FAA Mandates Safety Measures for Boeing Following Reports of Failing Parts

The Federal Aviation Administration (FAA) is moving ahead with new regulations intended to prevent engines on some Boeing 777 planes from breaking and potentially catching on fire midair.

The administration said Wednesday it had issued new inspection and modification requirements that'll allow Boeing 777-200 and -300 airplanes with certain Pratt and Whitney engines to return to service. The new regulations come in response to previous reports of mechanical failures, particularly one last month when a Boeing 777 leaving Denver, Colorado, caught on fire mid-flight and had to make an emergency landing.

The new regulations require covered airplanes to have strengthened engine covers. They also mandate more detailed inspections of engine fan blades, hydraulic
pump shutoff valves, as well as other systems and components.

Boeing 777-312ER at Los Angeles International Airport
The FAA has issued new regulations designed to prevent engines on some Boeing 777 planes from malfunctioning and potentially catching on fire. Above, a Singapore Airlines Boeing 777-312ER sits at Los Angeles International Airport on February 28, 2022. DANIEL SLIM/Getty Images

According to the regulations, fan blade failures can be catastrophic and include "uncontrolled engine fire."

"This condition, if not addressed could result in engine in-flight shutdown," the mandates say.

Additionally, the rules specify corrective actions that must be taken in response to inspection results. The regulations are estimated to cost U.S. operators $22.6 million.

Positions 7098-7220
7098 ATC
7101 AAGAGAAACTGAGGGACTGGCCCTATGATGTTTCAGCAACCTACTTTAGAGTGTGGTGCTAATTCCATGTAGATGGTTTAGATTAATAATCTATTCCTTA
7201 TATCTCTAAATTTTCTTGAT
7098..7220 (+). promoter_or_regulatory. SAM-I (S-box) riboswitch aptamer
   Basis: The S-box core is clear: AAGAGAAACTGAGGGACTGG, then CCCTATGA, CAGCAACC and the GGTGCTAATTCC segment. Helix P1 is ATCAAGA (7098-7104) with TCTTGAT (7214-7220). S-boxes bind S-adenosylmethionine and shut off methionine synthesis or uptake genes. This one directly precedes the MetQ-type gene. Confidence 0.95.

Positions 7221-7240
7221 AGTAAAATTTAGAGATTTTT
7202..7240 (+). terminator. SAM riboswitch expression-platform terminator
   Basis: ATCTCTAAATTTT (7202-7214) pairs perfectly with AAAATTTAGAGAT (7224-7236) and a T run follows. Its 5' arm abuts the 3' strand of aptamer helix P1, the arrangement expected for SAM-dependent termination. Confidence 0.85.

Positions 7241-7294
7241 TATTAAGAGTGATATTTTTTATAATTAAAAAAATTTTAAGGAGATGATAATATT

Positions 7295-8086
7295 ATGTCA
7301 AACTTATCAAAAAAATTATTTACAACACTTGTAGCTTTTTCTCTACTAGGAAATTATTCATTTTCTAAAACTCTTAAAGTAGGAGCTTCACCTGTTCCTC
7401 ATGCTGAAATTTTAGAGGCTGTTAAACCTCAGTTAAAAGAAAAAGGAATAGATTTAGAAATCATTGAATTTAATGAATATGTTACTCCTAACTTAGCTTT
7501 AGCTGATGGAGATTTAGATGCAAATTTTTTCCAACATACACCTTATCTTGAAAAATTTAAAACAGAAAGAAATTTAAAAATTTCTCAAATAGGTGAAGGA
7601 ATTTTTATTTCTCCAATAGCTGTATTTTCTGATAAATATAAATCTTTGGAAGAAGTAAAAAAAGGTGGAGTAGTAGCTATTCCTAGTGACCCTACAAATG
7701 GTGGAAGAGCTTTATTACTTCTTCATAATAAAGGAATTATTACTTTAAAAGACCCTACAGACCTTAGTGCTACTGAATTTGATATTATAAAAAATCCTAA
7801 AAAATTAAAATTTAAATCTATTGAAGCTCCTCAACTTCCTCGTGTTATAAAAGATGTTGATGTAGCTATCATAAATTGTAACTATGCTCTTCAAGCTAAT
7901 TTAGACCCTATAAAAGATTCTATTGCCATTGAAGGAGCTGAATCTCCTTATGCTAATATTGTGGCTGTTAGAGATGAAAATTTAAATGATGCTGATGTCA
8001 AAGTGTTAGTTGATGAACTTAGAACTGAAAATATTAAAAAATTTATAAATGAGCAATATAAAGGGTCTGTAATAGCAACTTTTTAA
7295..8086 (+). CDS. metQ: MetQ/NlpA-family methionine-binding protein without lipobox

Boeing told Newsweek in a statement that the company supports the regulations, saying the safety measures reflect Boeing's push to improve plane design.

"We will continue to work with the FAA, Pratt & Whitney and our customers to safely return these airplanes to service," the company said.

The FAA said in a statement that the next steps involve Boeing developing service bulletins that will describe what airlines must do to comply with the new regulations. While the administration says the regulations will affect 108 U.S. registered airplanes and 256 worldwide, United Airlines is the only carrier affected by them. The administration did not specify how many planes the carrier has.

The mandates were crafted in response to an incident last month where large fragments of a United Airlines Boeing 777 plane fell into the Denver neighborhood on February 19 after taking off for Honolulu, Hawaii. The flight with 231 passengers and 10 crew members landed safely.

The trouble was caused by a failure of the aircraft's right engine, according to the FAA. Passengers posted harrowing videos online showing the engine catching fire mid-flight. Police in nearby Broomfield, Colorado, said debris from the flight littered neighborhoods but caused no injuries or deaths.

"So, first I thought it was debris from a trampoline from my neighbor's yard," Broomfield resident Kirby Klements told The Denver Post at the time. "Came out, looked at it and knew right away that it was the front of an engine of an airplane."

Earlier, another United Airlines flight experienced a mechanical issue midair, causing the plane to make an emergency landing at Louis Armstrong International Airport in New Orleans, Louisiana.

Newsweek has reached out to United Airlines for comment.

Update (3/10, 4:15 p.m.): This story has been updated to include comment from Boeing.